Mark Ong has been doodling and painting on sneakers for about 15 years, and it’s now his full-time career.
Working under the moniker Mr Sabotage, Mark is dubbed Singapore’s OG sneaker artist.
Customising sneakers had always been a mere hobby for him, until he won an international competition on Nike Talk Forum in 2003 — that was when he realised that he could build a viable career out of it.
The win marked the start of his own label SBTG (short for Sabotage), as he received a massive order of 72 customised pairs from Atmos, a sneaker store from Japan.
“I was in business ever since,” said the 38-year-old.
The visual communication graduate from Temasek Polytechnic said that back in school, he had created an experimental brand identity under the name Sabotage — which he felt was an apt name for a teenager with a rebellious streak.
“I used this brand identity when I entered the competition and when Atmos ordered the shoes from me, they wanted [the name] Sabotage. Things happened so organically that I had no time to reconsider my brand name.”
The name stuck with him, and he has since coined it as his moniker.
SBTG’s range has since expanded to include other apparel and small leather goods, but it’s sneakers that Mark is still best known for.
He essentially buys sneakers, customises their designs, and then sells them to sneaker fans worldwide.
According to him, the start-up cost was “close to zero” as SBTG is a made-to-order business with minimal inventory.
They also didn’t have any overheads back then, so the business has been profitable since day one.
Moreover, customers usually make advance payments in full, which helps to support cashflow and fund his business.
Unlike most entrepreneurs, the startup journey for him was rather smooth and wasn’t particularly fraught with difficulties.
In fact, Mark has never had to pitch for a single project since he started out.
His only main challenge was managing the expectations of clients, but he considers that as part and parcel of his job.
Fast forward to today, SBTG has grown into a cult favourite among the international sneaker community.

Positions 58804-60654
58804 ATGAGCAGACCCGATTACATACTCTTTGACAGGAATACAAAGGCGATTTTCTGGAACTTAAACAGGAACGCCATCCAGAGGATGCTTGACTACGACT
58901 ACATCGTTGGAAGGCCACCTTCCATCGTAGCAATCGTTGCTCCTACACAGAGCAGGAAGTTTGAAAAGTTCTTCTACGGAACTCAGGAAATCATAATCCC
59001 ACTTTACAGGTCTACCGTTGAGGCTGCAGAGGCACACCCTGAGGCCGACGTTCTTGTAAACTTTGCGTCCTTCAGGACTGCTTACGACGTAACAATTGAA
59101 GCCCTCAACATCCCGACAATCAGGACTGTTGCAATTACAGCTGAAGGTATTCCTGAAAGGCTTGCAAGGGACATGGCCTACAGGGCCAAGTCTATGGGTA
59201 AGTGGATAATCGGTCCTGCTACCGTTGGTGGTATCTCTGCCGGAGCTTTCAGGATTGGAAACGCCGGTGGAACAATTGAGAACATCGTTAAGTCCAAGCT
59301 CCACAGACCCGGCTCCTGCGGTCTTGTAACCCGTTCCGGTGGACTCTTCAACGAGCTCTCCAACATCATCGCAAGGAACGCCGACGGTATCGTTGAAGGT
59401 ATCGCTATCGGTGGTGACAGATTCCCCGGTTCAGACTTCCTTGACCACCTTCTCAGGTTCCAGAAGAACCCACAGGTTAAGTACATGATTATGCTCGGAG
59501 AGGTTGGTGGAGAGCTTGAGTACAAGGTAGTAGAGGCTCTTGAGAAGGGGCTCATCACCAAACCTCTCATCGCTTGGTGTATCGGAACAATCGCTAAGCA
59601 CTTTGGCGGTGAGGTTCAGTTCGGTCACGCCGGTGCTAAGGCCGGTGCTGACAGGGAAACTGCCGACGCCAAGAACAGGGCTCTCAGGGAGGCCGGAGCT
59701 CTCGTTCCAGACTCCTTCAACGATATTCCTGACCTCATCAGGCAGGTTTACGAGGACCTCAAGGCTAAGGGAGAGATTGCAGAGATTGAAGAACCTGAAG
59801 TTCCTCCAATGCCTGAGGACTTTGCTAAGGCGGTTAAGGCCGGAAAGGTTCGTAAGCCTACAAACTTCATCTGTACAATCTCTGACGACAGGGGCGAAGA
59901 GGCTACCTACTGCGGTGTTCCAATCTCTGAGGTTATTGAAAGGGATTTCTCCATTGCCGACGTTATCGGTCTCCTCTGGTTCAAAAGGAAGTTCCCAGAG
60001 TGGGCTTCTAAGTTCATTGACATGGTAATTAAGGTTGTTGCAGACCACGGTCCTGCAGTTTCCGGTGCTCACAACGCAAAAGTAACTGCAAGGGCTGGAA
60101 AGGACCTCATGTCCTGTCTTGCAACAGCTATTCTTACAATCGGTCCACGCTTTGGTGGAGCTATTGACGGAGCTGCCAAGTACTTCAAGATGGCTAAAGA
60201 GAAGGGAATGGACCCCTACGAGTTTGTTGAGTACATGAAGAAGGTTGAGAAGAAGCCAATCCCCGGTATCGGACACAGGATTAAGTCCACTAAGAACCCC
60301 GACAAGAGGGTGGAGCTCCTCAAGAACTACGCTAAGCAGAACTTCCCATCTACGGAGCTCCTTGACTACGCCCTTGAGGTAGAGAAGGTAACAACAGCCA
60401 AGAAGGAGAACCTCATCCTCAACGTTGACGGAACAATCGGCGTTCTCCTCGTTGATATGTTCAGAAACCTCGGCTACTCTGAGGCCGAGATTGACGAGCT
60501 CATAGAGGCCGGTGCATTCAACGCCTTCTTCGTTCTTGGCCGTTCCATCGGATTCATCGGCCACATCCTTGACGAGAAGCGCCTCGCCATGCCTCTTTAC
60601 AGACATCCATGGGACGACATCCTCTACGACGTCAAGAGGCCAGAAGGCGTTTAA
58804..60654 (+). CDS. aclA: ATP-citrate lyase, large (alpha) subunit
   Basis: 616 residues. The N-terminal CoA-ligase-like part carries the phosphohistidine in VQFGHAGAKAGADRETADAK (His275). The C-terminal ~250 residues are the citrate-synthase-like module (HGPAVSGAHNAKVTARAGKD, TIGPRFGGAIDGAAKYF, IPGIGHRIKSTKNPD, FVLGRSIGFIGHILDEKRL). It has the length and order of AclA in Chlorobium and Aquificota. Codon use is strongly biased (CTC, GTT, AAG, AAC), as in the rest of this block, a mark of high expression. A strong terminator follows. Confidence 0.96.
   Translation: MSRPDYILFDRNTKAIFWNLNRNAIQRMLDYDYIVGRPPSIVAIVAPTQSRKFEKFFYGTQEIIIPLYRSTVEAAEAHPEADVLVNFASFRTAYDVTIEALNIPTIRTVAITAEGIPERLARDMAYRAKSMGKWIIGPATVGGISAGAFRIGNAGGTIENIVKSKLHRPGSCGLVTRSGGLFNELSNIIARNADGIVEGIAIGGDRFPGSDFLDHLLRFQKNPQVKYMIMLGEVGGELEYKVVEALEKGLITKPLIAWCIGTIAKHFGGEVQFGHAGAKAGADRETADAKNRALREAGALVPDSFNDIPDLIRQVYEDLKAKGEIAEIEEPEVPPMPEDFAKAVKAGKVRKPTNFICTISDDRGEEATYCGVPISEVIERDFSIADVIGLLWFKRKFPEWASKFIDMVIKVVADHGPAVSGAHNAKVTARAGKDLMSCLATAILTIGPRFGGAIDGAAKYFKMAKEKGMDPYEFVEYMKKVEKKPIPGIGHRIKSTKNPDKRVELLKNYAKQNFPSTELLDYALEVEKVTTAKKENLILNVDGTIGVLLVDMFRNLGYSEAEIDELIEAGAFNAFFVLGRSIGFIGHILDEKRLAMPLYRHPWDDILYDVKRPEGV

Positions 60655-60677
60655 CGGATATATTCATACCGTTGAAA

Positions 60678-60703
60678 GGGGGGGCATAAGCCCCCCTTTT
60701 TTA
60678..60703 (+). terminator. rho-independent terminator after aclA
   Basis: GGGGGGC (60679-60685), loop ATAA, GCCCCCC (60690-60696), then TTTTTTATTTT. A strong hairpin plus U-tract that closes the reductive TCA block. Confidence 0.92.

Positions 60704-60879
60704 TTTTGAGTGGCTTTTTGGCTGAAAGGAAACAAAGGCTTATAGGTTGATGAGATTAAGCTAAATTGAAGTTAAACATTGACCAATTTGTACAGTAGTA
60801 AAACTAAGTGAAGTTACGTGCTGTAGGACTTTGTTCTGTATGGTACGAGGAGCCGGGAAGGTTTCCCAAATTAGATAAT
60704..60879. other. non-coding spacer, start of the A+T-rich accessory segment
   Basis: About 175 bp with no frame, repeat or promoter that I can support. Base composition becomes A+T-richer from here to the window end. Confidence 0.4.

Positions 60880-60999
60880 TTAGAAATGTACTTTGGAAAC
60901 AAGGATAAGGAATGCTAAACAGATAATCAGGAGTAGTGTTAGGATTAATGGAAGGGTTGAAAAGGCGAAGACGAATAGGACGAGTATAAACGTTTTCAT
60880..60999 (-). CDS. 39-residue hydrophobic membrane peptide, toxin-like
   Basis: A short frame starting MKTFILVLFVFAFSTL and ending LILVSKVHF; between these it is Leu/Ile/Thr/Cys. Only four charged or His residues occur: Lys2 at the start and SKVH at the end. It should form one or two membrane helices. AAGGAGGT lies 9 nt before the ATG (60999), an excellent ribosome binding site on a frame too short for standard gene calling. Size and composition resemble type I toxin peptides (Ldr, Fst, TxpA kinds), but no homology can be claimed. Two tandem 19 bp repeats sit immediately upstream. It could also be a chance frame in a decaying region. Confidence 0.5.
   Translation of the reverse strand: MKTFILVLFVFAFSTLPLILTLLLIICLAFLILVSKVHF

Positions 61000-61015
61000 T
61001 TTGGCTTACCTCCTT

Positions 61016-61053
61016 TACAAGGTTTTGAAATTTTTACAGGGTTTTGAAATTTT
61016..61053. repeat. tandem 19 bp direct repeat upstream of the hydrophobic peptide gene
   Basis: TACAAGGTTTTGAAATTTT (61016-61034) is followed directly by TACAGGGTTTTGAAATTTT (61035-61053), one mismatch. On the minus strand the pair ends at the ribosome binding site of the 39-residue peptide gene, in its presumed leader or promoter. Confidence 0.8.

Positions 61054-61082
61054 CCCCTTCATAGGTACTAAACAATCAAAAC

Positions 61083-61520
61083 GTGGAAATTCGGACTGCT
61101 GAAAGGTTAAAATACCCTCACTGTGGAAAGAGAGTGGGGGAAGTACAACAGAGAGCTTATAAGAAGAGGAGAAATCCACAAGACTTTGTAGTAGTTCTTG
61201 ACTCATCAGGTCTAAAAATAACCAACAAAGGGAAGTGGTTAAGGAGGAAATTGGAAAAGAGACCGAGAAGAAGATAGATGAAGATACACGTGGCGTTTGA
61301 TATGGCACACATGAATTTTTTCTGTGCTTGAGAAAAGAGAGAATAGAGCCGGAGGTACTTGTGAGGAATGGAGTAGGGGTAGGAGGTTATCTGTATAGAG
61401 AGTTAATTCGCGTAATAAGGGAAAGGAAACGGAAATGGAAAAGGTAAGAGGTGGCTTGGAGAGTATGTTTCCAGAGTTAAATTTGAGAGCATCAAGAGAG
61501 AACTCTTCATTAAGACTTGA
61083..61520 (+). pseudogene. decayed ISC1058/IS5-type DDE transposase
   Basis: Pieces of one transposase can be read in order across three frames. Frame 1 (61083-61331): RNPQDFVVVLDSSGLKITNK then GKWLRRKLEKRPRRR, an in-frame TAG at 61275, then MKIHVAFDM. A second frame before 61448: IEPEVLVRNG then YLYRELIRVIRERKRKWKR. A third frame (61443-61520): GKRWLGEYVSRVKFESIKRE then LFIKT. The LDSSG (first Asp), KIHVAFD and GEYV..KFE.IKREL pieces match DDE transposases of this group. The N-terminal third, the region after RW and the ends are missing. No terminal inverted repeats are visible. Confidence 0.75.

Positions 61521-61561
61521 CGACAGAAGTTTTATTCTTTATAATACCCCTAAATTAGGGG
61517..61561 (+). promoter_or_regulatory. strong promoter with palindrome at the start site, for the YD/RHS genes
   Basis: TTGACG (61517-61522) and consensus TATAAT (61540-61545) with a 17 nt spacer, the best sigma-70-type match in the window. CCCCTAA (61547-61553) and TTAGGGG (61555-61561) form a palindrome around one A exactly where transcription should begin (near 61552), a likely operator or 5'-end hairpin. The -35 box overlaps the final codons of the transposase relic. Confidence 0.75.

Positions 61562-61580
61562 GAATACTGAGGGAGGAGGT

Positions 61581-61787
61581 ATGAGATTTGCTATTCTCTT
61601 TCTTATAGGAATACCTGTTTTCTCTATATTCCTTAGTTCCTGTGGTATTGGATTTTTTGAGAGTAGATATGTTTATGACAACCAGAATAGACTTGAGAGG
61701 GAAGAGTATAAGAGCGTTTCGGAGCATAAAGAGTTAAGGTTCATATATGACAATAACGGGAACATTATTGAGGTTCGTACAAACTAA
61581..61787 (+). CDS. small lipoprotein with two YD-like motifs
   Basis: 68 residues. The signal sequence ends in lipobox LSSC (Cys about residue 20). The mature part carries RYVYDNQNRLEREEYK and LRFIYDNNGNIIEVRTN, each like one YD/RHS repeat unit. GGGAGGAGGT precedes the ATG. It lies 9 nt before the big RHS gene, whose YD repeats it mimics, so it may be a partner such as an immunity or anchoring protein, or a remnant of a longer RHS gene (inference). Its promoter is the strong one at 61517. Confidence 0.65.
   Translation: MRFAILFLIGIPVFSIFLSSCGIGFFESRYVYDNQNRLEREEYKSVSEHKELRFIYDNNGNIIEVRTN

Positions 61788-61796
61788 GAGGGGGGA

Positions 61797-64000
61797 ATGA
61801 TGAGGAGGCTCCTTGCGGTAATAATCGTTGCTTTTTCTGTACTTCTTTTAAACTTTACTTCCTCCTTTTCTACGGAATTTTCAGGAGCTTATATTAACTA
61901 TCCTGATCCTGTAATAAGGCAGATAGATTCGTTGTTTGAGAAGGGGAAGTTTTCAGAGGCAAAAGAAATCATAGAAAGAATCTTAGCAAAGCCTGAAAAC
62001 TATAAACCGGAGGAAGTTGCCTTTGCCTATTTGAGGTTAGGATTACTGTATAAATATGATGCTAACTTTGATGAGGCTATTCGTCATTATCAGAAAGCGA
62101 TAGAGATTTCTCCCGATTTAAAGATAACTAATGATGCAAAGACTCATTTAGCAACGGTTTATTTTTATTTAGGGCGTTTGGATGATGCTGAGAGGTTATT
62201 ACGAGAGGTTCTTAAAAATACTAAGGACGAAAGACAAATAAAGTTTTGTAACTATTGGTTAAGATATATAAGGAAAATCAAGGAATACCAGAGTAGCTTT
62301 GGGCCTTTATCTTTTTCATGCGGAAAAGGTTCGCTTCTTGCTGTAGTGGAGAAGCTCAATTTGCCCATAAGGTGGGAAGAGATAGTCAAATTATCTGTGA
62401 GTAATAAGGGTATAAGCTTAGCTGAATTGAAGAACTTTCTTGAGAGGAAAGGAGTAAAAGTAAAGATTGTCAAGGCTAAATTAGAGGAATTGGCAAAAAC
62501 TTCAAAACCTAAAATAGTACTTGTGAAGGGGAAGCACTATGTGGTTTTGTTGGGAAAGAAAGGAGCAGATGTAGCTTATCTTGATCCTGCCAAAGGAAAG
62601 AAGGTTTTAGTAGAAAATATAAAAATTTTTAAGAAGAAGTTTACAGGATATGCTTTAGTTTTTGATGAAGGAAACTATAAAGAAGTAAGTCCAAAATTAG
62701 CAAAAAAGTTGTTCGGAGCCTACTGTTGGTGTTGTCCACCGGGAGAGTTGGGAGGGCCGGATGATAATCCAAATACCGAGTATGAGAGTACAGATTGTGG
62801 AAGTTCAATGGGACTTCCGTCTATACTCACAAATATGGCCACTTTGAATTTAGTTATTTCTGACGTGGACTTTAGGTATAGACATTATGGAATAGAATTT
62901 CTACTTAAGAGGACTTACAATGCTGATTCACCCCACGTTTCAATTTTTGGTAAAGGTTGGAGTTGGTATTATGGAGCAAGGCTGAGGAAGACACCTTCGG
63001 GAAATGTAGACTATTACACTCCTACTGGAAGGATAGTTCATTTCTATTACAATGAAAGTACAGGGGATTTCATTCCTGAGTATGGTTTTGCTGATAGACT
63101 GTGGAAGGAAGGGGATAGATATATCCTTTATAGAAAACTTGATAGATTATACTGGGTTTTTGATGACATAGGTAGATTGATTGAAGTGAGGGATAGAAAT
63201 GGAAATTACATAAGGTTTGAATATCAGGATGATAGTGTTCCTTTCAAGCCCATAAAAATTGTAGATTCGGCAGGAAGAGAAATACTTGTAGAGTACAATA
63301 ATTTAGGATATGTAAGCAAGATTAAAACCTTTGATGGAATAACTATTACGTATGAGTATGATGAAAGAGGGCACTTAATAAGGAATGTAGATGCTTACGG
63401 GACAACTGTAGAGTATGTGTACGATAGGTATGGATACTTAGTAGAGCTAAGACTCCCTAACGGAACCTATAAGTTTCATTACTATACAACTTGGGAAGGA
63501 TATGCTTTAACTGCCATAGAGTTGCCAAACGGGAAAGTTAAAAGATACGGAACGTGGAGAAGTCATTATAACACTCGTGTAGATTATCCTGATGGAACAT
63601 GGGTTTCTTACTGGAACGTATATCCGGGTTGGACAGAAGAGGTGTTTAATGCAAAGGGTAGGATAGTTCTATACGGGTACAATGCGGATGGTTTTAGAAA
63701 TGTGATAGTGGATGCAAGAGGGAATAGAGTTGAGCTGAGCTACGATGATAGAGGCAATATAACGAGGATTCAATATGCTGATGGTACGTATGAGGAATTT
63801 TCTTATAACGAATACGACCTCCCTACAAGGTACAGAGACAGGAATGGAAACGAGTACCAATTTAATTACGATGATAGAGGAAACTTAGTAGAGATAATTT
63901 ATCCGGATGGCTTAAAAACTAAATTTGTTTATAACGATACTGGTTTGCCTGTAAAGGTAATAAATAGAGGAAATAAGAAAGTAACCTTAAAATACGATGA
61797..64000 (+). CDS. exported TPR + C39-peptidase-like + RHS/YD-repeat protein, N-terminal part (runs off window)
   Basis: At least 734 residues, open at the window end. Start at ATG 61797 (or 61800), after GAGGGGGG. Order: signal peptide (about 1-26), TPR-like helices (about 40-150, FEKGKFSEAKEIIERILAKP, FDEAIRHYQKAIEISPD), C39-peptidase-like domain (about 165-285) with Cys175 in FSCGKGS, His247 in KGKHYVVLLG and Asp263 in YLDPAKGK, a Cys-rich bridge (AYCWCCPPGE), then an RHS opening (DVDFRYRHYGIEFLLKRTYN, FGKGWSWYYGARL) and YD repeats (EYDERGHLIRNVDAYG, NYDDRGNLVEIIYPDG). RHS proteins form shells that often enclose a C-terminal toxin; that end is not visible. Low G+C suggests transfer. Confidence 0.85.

The local artist is well-known for his military-inspired designs and intricate work on iconic sneakers such as the Nike Air Force 1, Air Huarache, and many more.
His hand-painted camouflage designs are to sneakerheads what Louis Vuitton’s signature monogram is to fashionistas.
Beyond military motifs, Mark said that he draws his inspiration from old-school punk music, as well as skateboarding and other sub-cultures.
“We have a certain aesthetic so we operate more like a brand than a hobbyist. Having an original style is important so we adopted a signature look which people come to us for,” he said in a separate interview with The Business Times.
As Mark developed a “very guerrilla and DIY” aesthetic for SBTG over the years, he makes it a point to only release designs that they consider classics.
So far, SBTG has collaborated with sneaker companies like Nike, Reebok, Asics and Puma, and even non-footwear brands like Casio, G-Shock and Johnnie Walker have released limited edition SBTG-designed products.
Recalling his past projects, Mark said that his first sneaker gig with Nike served as the brand’s turning point as it helped “open doors” and “put [his] name on the map.”
Beyond designing sneakers and apparels, SBTG also hosts design workshops for sneaker fans.
Since inception, SBTG has designed and sold over 5,000 sneakers, with an average of 50 orders every month.
It’s not a very significant number, but Mark said that he intends to keep it that way as he does not strive to be a mass-market brand.
“We’re not trying to sell a lot — we’re trying to sell cult classics,” he told Lifestyle Asia.
Every SBTG product has a story. If we start mass producing, that takes away the exclusivity. I don’t want to turn this into a factory.
He added that the cost of SBTG shoes ranges from US$150 to US$1,000; and a pair takes 2 to 8 hours to complete, depending on the complexity.
About 95 per cent of their clientele is based in the US, and he counts celebrities like American band Linkin Park’s frontman Mike Shinoda, and basketball star Kobe Bryant, as his customers.
Over the years, Mark has grown SBTG from a one-man show to a full-fledged design and production house.
It currently operates out of a 800-square feet studio in a flatted factory at Commonwealth Drive with a very lean team of three members, including himself.
His wife — who co-owns the company — acts as a director and finance manager, while her assistant serves as the production specialist.
Mark said that he does not paint as much now as he has handed most of the production over to the two ladies, but he still remains the creative force behind SBTG.
He sets the design direction, and attends to sales matters and everything creative.
Nonetheless, he still makes it a point to “get [his] hands dirty” everyday, be it to paint a shoe or print a piece of garment.
With the widespread popularity and global appeal of SBTG, Mark considers it to be an international brand rather than a Singaporean company.
Right now, his key focus is to scale the business and he is even toying with the idea of branching into setting up a café.
Looking back on his success so far, Mark attributes it to sheer hard work and passion, and emphasises that “there are no shortcuts”.
Even failure should be seen as a stepping stone to success, so entrepreneurs should “never be afraid to fail”, he said.
While Mark is a shining example that passion pays, he stressed that painting sneakers as a hobby versus running it as a business are two totally different things.
If you treat your business as a mere hobby, your business will never last, he advised.
Featured Image Credit: SBTG
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